Apple may be about to escape its legal battle with the FBI over whether it must help terrorism investigators hindered by the iPhone’s encryption software.
The FBI moved Monday to pause legal proceedings aimed at forcing Apple to help unlock an iPhone used in December’s shootings in San Bernardino, California. The FBI said in a court document that someone had shown the agency a way to break into the iPhone without Apple’s help. If that hacking trick works, the case will be dropped.
That might seem like good news for Apple and other tech companies, which have complained that the FBI’s case would set a precedent that forced U.S. companies to weaken their security. But even if the FBI does end this battle with Apple, the company will have plenty to worry about. The FBI won't be able to keep using the flaw that got it into this particular phone indefinitely, because Apple must race to fix it to avoid it being exploited by criminals. And the conflict between tech companies and governments will continue.
The FBI and other law enforcement agencies, including local police forces, have become used to issuing warrants or less formal requests to tech companies to get access to evidence inside locked phones or digital messages. But Apple, Google, Facebook, and others have lately improved the security of their mobile software and messaging systems, making it impossible for the companies to help with some requests that would previously have been fulfilled. Investigators claim they are being unfairly impeded in their work.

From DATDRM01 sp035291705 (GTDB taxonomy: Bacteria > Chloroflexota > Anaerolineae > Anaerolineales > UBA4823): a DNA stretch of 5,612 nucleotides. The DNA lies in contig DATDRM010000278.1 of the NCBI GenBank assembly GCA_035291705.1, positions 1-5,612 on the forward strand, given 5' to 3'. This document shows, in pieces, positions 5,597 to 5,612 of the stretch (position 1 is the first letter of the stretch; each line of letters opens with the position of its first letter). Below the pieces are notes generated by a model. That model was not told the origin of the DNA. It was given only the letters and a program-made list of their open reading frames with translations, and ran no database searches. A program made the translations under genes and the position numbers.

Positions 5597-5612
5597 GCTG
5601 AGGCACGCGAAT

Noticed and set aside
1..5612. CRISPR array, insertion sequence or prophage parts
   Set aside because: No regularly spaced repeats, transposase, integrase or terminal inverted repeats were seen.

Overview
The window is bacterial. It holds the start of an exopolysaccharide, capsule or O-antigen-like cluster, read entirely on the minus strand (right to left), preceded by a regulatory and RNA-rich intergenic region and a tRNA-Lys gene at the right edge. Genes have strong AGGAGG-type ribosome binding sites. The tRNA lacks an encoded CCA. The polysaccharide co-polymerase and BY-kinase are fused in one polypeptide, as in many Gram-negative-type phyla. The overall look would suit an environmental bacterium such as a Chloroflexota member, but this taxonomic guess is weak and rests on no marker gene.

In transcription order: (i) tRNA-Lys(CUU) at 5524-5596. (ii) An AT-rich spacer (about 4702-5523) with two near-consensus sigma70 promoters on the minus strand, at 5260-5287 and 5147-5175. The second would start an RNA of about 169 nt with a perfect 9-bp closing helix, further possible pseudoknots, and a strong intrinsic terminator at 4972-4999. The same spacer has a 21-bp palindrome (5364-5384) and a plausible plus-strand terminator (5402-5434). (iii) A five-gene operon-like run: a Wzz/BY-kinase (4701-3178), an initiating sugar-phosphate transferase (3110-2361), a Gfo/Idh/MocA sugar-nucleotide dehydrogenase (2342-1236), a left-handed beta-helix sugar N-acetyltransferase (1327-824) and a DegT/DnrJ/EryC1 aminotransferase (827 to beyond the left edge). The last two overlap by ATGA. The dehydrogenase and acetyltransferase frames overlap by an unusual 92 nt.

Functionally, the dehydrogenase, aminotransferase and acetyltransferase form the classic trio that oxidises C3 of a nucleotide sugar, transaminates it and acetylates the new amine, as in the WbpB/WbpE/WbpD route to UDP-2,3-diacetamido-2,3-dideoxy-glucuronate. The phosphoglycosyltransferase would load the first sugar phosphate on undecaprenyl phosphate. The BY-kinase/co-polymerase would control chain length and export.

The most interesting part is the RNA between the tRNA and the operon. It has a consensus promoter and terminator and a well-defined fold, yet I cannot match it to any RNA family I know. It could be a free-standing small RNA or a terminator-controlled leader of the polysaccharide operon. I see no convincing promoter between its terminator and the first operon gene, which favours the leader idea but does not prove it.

Apple argues that this actually shows consumers are safer than ever. It is impossible to create ways for law enforcement to pierce encryption without harming our security, say the company and its many backers, which include tech industry leaders and security experts.
People from the world of government and law enforcement generally don’t buy that. They often argue that the conflict can be resolved by somehow creating what Apple says is impossible: a modification to encryption technology that would let investigators access the data stored on, say, a smartphone, but still provide a level of security that’s acceptable to society.
Even if the FBI does manage to hack its way into the San Bernardino iPhone, as it now hopes to do on its own, that fundamental disconnect will still exist and complaints from law enforcement will continue to pile up. Eventually, legislative action seems likely. France and the U.K. have already moved to lay down strict new rules on tech companies, and their politicians have engaged with the encryption “problem” in similar ways to those in the U.S.
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